23 March, 2020

Healthy social distancing

As Canadians practice “social distancing” to curb the spread of COVID-19, it’s important to consider the effects it will have on your physical and mental well-being. Here are five tips to help you cope with this stressful period.


According to the Centers for Disease Control and Prevention,1 the stress of an infectious disease outbreak can affect physiological and psychological health in several ways:


  • Fear and worry about your health and the health of your loved ones
  • Changes in sleep or eating patterns
  • Difficulty sleeping or concentrating
  • Worsening of chronic health problems
  • Increased use of alcohol, tobacco or other drugs


To help you avoid stress and stay as healthy as possible during the coronavirus outbreak, the World Health Organization (WHO)2 offers the following advice:


  1. Limit exposure to the news: While it’s important to stay informed, watching or listening to the near-constant stream of news reports about the outbreak can contribute to anxiety. Instead of tuning in 24/7, try checking the news only once or twice a day. Also, take care to only gather information from trusted sources to help you distinguish facts from rumours. WHO stresses, “Facts can help to minimize fears.”


  1. Keep a routine: If you’re self-isolating at home, the WHO recommends trying to keep your daily routines as best you can. While it may be tempting to stay up late knowing you don’t have to set your alarm for your usual daily commute, going to bed and waking up at the regular time each day can help support better sleep patterns. The international public health agency also recommends maintaining regular family routines as much as possible or creating new ones, especially if children must stay at home. The organization suggests providing “engaging age-appropriate activities for children, including activities for their learning.”


  1. Eat healthily: Our physical and mental health are closely linked, so it’s important during times of stress to maintain a healthy, balanced diet. As grocery stores are one of the key services that will remain open, there’s no need to stockpile huge quantities of food. Still, try to limit the number of times you have to head out to shop. Write out a meal plan and make a list of what you’ll need to get you through the next few weeks. Having a list will also help prevent any unplanned trips back to the store. Now may also be a great time to get creative and cook up some of those special healthy recipes you’ve been meaning to try.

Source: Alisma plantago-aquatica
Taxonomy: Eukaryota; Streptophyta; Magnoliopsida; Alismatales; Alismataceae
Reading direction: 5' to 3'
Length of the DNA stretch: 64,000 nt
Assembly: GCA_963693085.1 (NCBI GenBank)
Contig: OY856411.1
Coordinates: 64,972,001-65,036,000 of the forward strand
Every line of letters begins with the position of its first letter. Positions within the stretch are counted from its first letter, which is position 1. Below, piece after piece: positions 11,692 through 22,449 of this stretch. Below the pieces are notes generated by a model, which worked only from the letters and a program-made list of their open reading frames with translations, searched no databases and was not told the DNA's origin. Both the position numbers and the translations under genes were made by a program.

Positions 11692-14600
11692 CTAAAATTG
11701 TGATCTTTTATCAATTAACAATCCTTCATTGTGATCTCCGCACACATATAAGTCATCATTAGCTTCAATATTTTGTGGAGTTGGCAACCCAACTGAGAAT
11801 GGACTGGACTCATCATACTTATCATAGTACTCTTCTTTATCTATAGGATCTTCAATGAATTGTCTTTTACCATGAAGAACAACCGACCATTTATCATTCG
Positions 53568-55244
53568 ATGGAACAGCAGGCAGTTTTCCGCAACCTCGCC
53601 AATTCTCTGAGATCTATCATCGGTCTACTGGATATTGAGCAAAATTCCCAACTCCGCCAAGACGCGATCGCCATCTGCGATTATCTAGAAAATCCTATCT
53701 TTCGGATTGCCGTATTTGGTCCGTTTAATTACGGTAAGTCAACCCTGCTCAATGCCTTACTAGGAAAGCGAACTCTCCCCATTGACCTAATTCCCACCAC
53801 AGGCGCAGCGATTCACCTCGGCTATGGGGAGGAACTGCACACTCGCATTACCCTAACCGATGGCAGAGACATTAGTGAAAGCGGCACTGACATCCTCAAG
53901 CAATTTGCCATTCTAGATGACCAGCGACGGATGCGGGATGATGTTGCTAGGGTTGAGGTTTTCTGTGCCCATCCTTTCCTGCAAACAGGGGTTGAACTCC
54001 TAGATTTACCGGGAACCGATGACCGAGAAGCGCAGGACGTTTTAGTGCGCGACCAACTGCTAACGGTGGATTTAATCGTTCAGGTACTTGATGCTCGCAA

1. Keep moving: While many local gyms and health centers are closed, that’s no excuse for not exercising. The WHO recommends learning simple daily exercises to perform at home. Not only will exercise benefit your physical health, but it has also been shown to be effective in combating stress by promoting the release of “feel-good endorphins.”3 Yoga, in particular, can be beneficial by combining the benefits of both exercise and meditation with controlled breathing.


  1. Stay connected: Being physically isolated doesn’t have to mean cutting yourself off from social interaction. The WHO recommends staying connected via e-mail, social media, video conference and telephone. It can be particularly reassuring to chat on the phone with a loved one who is on their own. Plus, what better time to learn how to use video chat software and connect via your computer screen?


While news about the coronavirus can be stressful, you’re playing a vital role in the fight against the virus by limiting your exposure to others during the outbreak. By taking steps to maintain your own health, you’re also ensuring you can better support the health of your loved ones.


If you’ve been in contact with anyone with possible or confirmed coronavirus or are concerned that you’re coming down with symptoms, it’s important to follow the guidelines available on the Government of Canada website



1 https://www.cdc.gov/coronavirus/2019-ncov/prepare/managing-stress-anxiety.html

2 https://www.who.int/docs/default-source/coronaviruse/mental-health-considerations.pdf?sfvrsn=6d3578af_8

3 https://www.mayoclinic.org/diseases-conditions/depression/in-depth/depression-and-exercise/art-20046495